Maika Pollack

On View

‘Mel Bochner: Strong Language’ at the Jewish Museum

'Dollar Hash Exclamation Plus' (2011) by Bochner. (©Mel Bochner, courtesy the artist and Peter Freeman)

Mel Bochner is certifiably a smart artist—he cites Ludwig Wittgenstein in his catalog texts, and the philosopher Stanley Cavell has written about his work. He was a pioneer of conceptual art photography and in the 1960s used new media to elegant effect. His first job in New York, in 1964, was as a guard at the Jewish Museum, so it is fitting that that museum should host this handsomely curated survey of his work. Read More

On View

‘Life in Death: Still Lifes and Select Masterworks of Chaim Soutine’ at Paul Kasmin Gallery

'Plucked Goose' (1932–33) by Soutine. (Courtesy Kasmin Gallery)

This small, museum-quality show, organized by scholars Esti Dunow and Maurice Tuchman, is composed of just 16 paintings. All are loans from private collections, and none, miraculously, are for sale. Many are being shown for the first time since Russian-Jewish painter Chaim Soutine’s 1950 MoMA retrospective. Soutine is a painter’s painter, and it is worth going to Kasmin to see in person his particular mastery of the medium. Read More

On View

‘Lygia Clark: The Abandonment of Art, 1948–1988’ at the Museum of Modern Art

'Planes in Modulated Surface 4' (1957) by Clark. (Courtesy MoMA)

An overdue retrospective of the paintings, drawings, sculptures and participatory artworks of Lygia Clark, curated by Luis Pérez-Oramas and Connie Butler, fills in the gaps in our understanding of the Brazilian artist’s work and brings out its continued radicality. Ms. Clark is often represented in exhibitions through her sculptures entitled Bichos (creatures), made from 1959 to 1966. She is accused of “abandoning” art in the late 1960s for object-based psychoanalysis. This career-spanning survey of 300 works from late 1940s to early 1980s takes us beyond her most iconic work to better understand her project as a whole and reunites the later performance and participatory projects with Ms. Clark’s earlier paintings and sculptures. Read More

On View

‘Carl Andre: Sculpture as Place, 1958–2010’ at Dia:Beacon

Installation view. (© Carl Andre/Licensed by VAGA, New York, NY. Photo by Bill Jacobson Studio, New York. Courtesy Dia Art Foundation, New York)

Wear shoes you like to the Carl Andre show that just opened at Dia:Beacon. You’ll be looking at them a lot. From Mr. Andre’s trademark checkerboard copper or steel floor pieces to less-familiar works like Sand-Lime Instar (1966), in which you walk through eight low arrangements of white bricks, the average height of works in the show is around 3 inches, and your gaze is often focused downward. Read More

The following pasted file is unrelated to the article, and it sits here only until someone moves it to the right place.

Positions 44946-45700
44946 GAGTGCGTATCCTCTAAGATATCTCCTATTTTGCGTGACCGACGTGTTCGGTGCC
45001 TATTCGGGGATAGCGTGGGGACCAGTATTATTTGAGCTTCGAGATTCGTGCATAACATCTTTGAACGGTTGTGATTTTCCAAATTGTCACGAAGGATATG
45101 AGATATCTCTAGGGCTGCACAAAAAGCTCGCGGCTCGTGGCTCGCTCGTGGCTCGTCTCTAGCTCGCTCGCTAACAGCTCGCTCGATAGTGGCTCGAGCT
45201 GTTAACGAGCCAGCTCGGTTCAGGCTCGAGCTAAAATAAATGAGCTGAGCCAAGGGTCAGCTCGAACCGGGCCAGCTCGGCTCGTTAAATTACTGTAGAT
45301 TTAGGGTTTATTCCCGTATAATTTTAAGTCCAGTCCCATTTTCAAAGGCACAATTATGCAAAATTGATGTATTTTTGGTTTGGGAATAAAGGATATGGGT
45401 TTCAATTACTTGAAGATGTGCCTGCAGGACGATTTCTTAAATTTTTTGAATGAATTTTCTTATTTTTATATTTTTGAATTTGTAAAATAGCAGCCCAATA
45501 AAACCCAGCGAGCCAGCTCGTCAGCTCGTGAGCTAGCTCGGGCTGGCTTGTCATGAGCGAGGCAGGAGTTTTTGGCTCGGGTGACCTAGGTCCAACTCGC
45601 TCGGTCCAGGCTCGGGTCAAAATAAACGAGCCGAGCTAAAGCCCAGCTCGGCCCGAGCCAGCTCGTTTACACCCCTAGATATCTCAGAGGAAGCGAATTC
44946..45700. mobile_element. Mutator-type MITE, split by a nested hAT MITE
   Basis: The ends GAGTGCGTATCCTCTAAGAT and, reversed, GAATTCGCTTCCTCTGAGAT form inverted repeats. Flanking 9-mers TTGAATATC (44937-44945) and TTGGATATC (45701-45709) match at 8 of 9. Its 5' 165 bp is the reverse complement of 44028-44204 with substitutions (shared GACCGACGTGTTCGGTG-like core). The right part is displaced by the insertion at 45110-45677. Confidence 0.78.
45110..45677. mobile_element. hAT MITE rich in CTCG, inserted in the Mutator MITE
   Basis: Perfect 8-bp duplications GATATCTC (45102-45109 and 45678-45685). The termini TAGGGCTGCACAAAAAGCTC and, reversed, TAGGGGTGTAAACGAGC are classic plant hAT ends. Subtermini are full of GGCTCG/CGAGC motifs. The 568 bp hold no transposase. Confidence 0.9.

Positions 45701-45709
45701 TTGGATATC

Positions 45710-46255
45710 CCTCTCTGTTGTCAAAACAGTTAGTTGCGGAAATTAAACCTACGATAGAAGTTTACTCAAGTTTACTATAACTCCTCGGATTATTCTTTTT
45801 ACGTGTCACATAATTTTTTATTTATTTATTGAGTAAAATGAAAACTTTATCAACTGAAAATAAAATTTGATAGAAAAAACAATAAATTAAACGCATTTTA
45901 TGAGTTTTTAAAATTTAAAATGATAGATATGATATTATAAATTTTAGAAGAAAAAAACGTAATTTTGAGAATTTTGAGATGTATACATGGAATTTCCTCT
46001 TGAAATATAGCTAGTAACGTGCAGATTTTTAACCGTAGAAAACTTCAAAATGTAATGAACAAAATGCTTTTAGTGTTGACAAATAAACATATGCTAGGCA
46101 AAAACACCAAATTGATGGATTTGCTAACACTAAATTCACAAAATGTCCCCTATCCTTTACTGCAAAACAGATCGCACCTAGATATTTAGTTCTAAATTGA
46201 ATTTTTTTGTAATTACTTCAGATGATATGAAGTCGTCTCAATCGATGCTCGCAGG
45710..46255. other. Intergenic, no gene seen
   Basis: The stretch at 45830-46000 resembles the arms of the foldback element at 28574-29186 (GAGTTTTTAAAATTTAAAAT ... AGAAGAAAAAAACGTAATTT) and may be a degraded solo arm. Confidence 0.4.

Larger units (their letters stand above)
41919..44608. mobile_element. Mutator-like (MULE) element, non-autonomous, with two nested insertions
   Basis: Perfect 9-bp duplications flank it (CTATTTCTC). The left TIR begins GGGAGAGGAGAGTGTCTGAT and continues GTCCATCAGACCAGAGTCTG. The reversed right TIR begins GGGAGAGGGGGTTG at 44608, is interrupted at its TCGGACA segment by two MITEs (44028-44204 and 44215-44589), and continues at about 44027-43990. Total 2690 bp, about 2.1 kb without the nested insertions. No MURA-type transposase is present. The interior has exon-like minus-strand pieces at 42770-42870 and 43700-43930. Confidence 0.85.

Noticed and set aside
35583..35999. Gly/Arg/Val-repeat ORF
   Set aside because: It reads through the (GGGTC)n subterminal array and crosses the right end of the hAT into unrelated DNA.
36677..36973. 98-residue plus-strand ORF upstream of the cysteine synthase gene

On View

‘13 Most Wanted Men: Andy Warhol and the 1964 World’s Fair’ at the Queens Museum

'Most Wanted Men No. 11, John Joseph H., Jr.' (1964) by Warhol. (Photo by Axel Schneider/© 2014 The Andy Warhol Foundation for the Visual Arts, Inc. / Artists Rights Society (ARS), New York)

Andy Warhol’s most celebrated period, during the mid-1960s, included his only public work: a vast 20 by 20-foot mural entitled 13 Most Wanted Men, put on display at the World’s Fair in Queens in 1964. The painting was only visible for 48 hours before it was destroyed, a casualty of political censorship. Just in time for the 50th anniversary of the World’s Fair, the Queens Museum of Art has reopened the incident with a sinewy but glamorous exhibit, beautifully researched and curated by Larissa Harris. Read More

On View

‘Alibis: Sigmar Polke 1963–2010′ at the Museum of Modern Art

'Raster Drawing (Portrait of Lee Harvey Oswald)' (1963) by Polke. (Estate of Sigmar Polke/ Artists Rights Society (ARS), New York / VG Bild-Kunst, Bonn)

This retrospective of the German artist Sigmar Polke finds profound coherence in what is often termed his eclectic style. Unlike previous Polke surveys it mixes mediums: alongside painting and drawing there’s photography, sound, video, film and collage.Their combination proves key in assessing Polke’s reinvention of painting. From his rasterized halftone dot paintings, to paintings in photographic silver bromide (a light-sensitive chemical that darkens over time) on Bubble Wrap, and even uranium-exposed photographs, Polke effected a tectonic shift in how we think about what a painting can be. Read More

On View

Maria Lassnig at MoMA PS1

'Self-Portrait Under Plastic'  (1972) by Lassnig. (Photo ©Peter Cox, courtesy Collection de Bruin-Heijn)

At nearly 95 years of age, Austrian-born painter Maria Lassnig is having her first museum show in the United States. Like Philip Guston, Ms. Lassnig turned to figuration in the 1960s after a period of abstraction. Like Alice Neel, she has painted herself as a naked old woman holding a paintbrush; unlike Neel, Ms. Lassnig is usually alone in her paintings and brutally self-lacerating in her art. Read More

On View

‘Other Primary Structures’ at the Jewish Museum

Rasheed Araeen, 'First Structure,' 1966-67. (Aicon Gallery/© Rasheed Araeen)

Costa Rican-born German curator Jens Hoffmann’s first effort as deputy director of the Jewish Museum takes on the legacy of one of New York’s most important modern art exhibitions: his museum’s 1966 “Primary Structures.” Organized by Kynaston McShine, “Primary Structures” exhibited works by American and British artists—Donald Judd, Sol LeWitt and Robert Morris among them—who were defining the art we now call Minimalism. Mr. Hoffmann, uninterested in simply recreating the iconic show, instead presents “Other Primary Structures.” Read More